Style Icon Iris Apfel Gets a Modelling Agent at 97-Years-Young
(Photo by Jamie McCarthy/Getty Images)
When IMG, one of the biggest modelling agencies in the world, announced last week they added 97-year-old style icon Iris Apfel to their roster of models, the news startled most people in the fashion industry.
But not because a nonagenarian has joined a modelling agency. Or certainly not due to the fact the New Yorker will be joining the ranks with such supermodels as Kate Moss and Gisele Bundchen, who are also repped by this global powerhouse. Rather, the astonishment was due in light of the fact Apfel had somehow swanned through the last decade without a modelling agent.
After all, Apfel has in the past few years, starred or collaborated in a lengthy list of campaigns – from cars to vodka to makeup. She has been featured in ads for Kate Spade, MAC cosmetics, Alexis Bitter and Parisian department store Le Bon Marche. She posed for Italian Vogue and was on the cover of Hipster magazine and Dazed and Confused.
And she’s not just a pretty face. She has a clothing and accessories line sold on the Home Shopping Network. Last year she wrote a book, Iris Apfel: Accidental Icon and was the subject of an award-winning documentary, Iris, in 2014.
So, it was rather astonishing to some that Apfel had accumulated such fashion gigs without the help of an agent.
As she told WWD, the fashion trade newspaper, people would just call her up and she handled all the negotiations herself.
“I’m a do-it-yourself girl. I never expected my life would take this turn so I never prepared for it. It all just happened so suddenly, and I thought at my tender age, I’m not going to set up offices and get involved with all kinds of things. I thought it was a flash in the pan, and it’s not going to last,” she said in the WWD interview.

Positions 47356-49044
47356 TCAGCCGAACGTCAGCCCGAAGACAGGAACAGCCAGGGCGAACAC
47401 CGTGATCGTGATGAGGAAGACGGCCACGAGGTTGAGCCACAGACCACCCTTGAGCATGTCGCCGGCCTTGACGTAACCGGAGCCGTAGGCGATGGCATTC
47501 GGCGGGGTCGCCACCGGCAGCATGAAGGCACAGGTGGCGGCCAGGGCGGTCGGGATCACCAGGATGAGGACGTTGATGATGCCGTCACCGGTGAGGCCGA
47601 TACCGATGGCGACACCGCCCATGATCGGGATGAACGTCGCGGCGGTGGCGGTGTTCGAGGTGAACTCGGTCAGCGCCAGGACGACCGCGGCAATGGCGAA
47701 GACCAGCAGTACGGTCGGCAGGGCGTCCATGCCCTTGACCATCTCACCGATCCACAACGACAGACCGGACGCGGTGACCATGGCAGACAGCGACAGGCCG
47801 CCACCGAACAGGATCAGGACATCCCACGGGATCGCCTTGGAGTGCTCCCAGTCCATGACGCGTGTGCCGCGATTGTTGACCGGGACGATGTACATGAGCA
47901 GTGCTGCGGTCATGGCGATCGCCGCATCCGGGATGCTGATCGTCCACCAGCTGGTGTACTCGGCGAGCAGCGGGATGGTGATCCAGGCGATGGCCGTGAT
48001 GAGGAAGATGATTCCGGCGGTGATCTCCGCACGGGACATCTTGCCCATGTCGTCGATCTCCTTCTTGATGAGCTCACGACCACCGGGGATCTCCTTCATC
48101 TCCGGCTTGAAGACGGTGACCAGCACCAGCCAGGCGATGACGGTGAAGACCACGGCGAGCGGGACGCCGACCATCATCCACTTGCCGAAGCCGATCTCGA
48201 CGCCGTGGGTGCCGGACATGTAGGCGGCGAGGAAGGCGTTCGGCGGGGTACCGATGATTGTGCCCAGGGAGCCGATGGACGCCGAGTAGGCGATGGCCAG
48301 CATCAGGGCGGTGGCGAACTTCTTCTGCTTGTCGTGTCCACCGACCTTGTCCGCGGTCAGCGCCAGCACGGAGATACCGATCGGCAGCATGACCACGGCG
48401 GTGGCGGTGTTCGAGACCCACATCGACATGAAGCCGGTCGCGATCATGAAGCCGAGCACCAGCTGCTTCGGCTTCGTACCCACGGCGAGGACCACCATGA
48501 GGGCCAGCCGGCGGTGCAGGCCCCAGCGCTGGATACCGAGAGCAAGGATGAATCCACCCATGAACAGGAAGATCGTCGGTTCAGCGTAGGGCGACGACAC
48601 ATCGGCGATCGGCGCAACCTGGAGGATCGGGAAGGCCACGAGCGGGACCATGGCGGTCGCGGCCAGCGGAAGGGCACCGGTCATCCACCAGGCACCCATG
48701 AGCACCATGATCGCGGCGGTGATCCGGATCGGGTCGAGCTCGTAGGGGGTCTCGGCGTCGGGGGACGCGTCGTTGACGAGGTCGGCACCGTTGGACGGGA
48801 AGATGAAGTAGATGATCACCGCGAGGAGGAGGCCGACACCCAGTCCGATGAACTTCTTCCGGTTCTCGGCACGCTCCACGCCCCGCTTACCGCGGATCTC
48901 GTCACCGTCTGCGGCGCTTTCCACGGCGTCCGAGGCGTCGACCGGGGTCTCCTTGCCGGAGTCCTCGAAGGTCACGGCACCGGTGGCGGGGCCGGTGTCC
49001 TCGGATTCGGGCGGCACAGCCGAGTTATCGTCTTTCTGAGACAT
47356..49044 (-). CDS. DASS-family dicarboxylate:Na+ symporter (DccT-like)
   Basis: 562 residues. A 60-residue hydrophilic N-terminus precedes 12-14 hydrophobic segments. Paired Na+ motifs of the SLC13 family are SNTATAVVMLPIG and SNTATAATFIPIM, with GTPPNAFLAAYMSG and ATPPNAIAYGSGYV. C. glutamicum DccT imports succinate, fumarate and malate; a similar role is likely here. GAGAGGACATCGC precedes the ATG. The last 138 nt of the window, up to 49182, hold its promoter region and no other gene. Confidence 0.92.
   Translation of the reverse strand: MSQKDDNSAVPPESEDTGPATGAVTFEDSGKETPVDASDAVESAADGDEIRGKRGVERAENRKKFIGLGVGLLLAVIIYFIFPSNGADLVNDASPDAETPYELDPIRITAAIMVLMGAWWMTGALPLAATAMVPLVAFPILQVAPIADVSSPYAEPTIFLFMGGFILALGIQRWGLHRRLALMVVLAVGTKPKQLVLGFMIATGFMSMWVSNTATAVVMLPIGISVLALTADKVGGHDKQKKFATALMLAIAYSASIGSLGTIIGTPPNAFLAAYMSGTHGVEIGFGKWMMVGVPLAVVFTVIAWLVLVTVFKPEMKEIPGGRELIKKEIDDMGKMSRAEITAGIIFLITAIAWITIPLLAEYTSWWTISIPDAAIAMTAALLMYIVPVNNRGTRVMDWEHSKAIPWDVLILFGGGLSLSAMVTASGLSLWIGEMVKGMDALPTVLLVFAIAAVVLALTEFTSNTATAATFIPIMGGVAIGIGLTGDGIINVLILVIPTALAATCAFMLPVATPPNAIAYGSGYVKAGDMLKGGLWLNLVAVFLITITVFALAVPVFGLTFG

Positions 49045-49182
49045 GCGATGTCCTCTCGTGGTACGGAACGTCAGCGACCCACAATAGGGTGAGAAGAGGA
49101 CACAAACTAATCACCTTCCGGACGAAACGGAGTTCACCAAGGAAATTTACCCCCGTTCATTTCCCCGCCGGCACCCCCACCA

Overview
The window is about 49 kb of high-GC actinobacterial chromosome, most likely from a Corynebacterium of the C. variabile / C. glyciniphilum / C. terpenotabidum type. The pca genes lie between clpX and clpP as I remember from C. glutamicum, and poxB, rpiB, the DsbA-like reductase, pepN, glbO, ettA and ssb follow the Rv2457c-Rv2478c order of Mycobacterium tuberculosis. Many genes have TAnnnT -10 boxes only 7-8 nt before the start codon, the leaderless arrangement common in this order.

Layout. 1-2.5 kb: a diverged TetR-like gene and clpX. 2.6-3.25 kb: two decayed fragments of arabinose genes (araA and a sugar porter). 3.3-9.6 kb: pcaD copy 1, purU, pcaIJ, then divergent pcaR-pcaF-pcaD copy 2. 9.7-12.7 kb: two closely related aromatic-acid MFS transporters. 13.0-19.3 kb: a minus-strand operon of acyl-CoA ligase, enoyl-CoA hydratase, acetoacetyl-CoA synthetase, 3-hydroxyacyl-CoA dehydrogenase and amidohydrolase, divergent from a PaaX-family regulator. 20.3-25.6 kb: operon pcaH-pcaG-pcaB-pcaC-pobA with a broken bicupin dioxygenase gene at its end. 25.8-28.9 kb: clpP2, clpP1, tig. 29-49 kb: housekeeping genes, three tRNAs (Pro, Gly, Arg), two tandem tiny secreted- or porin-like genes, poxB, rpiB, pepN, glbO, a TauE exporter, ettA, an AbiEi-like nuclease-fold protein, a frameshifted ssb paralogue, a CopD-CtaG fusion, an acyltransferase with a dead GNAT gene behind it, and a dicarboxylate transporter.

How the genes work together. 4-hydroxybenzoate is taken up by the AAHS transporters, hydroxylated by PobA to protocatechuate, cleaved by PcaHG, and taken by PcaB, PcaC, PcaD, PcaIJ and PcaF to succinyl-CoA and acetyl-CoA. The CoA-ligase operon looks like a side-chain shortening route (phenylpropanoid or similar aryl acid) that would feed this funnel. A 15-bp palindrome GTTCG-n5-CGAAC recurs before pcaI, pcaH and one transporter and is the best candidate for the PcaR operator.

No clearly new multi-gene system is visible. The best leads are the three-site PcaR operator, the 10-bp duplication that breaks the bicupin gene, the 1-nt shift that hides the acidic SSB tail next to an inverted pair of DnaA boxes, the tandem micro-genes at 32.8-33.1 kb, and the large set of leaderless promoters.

But it was her good friend, the designer, Tommy Hilfiger, who convinced her to get a model agent and put her in touch with IMG.
“I’m very excited. I never had a proper agent,” said Apfel.
She and her husband started a textile company in the 1950s called Old World Weavers, which lead to design restoration projects at the White House, under nine different administrations, from Truman to Clinton.
Apfel, a bon vivant, became known for an extraordinary sense of style which resolutely involves a cacophony of colour, oversized bold jewelry with a pile-it-all-on mentality, punctuated with her trademark large round glasses. This eccentric fashion sense has lead to an exhibition of her fashion legacy in 2005 at New York’s Metropolitan Museum of Art.
Last year, Mattel issued a Barbie in her likeness, making her the oldest person to be turned into the famous doll.
It makes one wonder; now with a powerful agent behind her, what other lofty fashion heights are waiting to be scaled by Apfel? As she once told Harper’s Bazaar, “I hope I never have to retire, cause that I think is a fate worse than death.”